Original Research ARTICLE
From speech to thought: the neuronal basis of cognitive units in non-experimental, real-life communication investigated using ECoG
- 1Department of Neurosurgery, Epilepsy Center, University Medical Center Freiburg, Freiburg, Germany
- 2Department of Neurobiology and Biophysics, Faculty of Biology, University of Freiburg, Freiburg, Germany
- 3Bernstein Center Freiburg, University of Freiburg, Freiburg, Germany
- 4GRK 1624, University of Freiburg, Freiburg, Germany
- 5Department of German Linguistics, University of Freiburg, Freiburg, Germany
- 6Hermann Paul School of Linguistics, University of Freiburg, Freiburg, Germany
Exchange of thoughts by means of expressive speech is fundamental to human communication. However, the neuronal basis of real-life communication in general, and of verbal exchange of ideas in particular, has rarely been studied until now. Here, our aim was to establish an approach for exploring the neuronal processes related to cognitive “idea” units (IUs) in conditions of non-experimental speech production. We investigated whether such units corresponding to single, coherent chunks of speech with syntactically-defined borders, are useful to unravel the neuronal mechanisms underlying real-world human cognition. To this aim, we employed simultaneous electrocorticography (ECoG) and video recordings obtained in pre-neurosurgical diagnostics of epilepsy patients. We transcribed non-experimental, daily hospital conversations, identified IUs in transcriptions of the patients' speech, classified the obtained IUs according to a previously-proposed taxonomy focusing on memory content, and investigated the underlying neuronal activity. In each of our three subjects, we were able to collect a large number of IUs which could be assigned to different functional IU subclasses with a high inter-rater agreement. Robust IU-onset-related changes in spectral magnitude could be observed in high gamma frequencies (70–150 Hz) on the inferior lateral convexity and in the superior temporal cortex regardless of the IU content. A comparison of the topography of these responses with mouth motor and speech areas identified by electrocortical stimulation showed that IUs might be of use for extraoperative mapping of eloquent cortex (average sensitivity: 44.4%, average specificity: 91.1%). High gamma responses specific to memory-related IU subclasses were observed in the inferior parietal and prefrontal regions. IU-based analysis of ECoG recordings during non-experimental communication thus elicits topographically- and functionally-specific effects. We conclude that segmentation of spontaneous real-world speech in linguistically-motivated units is a promising strategy for elucidating the neuronal basis of mental processing during non-experimental communication.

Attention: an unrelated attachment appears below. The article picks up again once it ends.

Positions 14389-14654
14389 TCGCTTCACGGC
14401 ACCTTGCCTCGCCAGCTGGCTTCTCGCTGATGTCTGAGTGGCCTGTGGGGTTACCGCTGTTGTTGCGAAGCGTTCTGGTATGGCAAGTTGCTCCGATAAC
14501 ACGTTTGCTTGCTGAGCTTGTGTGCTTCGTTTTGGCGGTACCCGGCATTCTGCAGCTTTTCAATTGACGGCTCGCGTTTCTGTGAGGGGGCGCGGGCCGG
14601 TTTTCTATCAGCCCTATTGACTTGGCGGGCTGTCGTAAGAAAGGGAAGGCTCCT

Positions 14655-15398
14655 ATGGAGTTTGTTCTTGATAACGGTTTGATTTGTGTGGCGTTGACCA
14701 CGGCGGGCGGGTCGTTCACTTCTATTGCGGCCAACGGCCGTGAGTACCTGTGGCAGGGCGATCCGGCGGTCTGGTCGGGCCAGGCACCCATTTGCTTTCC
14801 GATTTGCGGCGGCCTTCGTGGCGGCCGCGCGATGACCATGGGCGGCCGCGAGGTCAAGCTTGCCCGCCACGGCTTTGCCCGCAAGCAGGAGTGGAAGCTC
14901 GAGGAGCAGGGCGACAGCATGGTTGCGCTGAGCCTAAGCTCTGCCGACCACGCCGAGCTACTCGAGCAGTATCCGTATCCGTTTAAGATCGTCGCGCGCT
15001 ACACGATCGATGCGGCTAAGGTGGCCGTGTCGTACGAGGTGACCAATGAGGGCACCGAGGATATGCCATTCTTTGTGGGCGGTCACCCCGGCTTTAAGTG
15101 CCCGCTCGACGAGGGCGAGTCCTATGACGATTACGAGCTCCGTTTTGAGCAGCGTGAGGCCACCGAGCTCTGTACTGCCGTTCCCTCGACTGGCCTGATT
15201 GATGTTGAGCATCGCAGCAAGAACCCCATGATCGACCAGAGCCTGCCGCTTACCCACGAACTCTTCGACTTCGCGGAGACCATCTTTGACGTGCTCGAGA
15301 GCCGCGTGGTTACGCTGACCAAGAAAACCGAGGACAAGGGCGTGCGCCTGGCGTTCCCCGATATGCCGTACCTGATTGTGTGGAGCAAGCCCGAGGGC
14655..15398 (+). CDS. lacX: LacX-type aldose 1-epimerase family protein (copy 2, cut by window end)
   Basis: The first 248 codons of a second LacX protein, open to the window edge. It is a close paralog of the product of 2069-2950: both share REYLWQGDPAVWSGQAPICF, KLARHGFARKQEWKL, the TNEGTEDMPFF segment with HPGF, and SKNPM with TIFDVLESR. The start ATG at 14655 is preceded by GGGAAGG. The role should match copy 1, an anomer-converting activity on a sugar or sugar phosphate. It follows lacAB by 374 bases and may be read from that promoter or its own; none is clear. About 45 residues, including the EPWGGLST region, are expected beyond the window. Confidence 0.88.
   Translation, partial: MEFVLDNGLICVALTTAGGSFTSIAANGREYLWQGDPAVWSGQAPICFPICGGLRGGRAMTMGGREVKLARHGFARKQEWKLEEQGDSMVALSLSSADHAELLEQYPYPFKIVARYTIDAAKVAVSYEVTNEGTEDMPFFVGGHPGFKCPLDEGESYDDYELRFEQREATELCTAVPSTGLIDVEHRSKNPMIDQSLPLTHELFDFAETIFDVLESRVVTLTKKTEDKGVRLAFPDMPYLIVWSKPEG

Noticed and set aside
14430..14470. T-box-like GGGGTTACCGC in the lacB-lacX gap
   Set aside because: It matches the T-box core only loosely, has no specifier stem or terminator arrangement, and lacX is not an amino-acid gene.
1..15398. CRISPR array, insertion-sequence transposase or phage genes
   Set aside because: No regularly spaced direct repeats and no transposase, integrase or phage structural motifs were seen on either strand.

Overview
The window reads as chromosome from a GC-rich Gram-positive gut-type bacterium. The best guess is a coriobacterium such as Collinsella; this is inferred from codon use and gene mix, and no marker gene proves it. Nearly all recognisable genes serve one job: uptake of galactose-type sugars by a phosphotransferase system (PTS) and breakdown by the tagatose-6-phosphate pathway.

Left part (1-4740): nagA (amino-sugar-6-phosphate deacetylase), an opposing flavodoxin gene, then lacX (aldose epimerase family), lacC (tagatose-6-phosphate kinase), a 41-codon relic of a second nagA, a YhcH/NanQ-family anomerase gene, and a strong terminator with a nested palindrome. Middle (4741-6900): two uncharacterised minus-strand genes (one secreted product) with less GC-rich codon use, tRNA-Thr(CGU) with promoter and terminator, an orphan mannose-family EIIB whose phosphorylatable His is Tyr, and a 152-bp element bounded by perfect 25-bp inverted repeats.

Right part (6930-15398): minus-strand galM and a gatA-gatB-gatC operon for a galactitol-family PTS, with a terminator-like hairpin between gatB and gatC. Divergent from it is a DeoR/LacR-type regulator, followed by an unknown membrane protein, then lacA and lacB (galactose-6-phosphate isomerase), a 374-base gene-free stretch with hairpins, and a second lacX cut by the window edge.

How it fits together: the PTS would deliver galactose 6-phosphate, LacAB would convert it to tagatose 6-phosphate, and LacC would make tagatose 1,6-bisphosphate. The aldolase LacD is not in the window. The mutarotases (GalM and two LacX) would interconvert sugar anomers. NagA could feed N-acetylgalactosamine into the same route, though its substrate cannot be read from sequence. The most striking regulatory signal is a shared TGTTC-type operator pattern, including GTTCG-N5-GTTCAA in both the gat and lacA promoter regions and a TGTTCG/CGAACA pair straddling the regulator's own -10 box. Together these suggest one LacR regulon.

Keywords: natural behavior, parietal cortex, prefrontal cortex, electrocorticography, high gamma mapping, autobiographical memory, idea unit, speech production
Citation: Derix J, Iljina O, Weiske J, Schulze-Bonhage A, Aertsen A and Ball T (2014) From speech to thought: the neuronal basis of cognitive units in non-experimental, real-life communication investigated using ECoG. Front. Hum. Neurosci. 8:383. doi: 10.3389/fnhum.2014.00383
Received: 15 August 2013; Accepted: 14 May 2014;
Published online: 13 June 2014.
Edited by:Klaus Gramann, Berlin Institute of Technology, Germany
Reviewed by:Ivana Konvalinka, Technical University of Denmark, Denmark
Wallace Chafe, University of California, Santa Barbara, USA
Copyright © 2014 Derix, Iljina, Weiske, Schulze-Bonhage, Aertsen and Ball. This is an open-access article distributed under the terms of the Creative Commons Attribution License (CC BY). The use, distribution or reproduction in other forums is permitted, provided the original author(s) or licensor are credited and that the original publication in this journal is cited, in accordance with accepted academic practice. No use, distribution or reproduction is permitted which does not comply with these terms.
*Correspondence: Johanna Derix and Tonio Ball, Epilepsy Center, University Medical Center Freiburg, Engelbergerstr. 21, 79106 Freiburg, Germany e-mail: firstname.lastname@example.org; email@example.com